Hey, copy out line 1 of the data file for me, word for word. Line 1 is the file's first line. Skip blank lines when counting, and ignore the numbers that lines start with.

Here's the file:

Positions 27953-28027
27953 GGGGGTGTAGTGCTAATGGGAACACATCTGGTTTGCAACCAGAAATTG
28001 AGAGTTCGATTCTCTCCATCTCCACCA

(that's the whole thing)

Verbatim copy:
Positions 27953-28027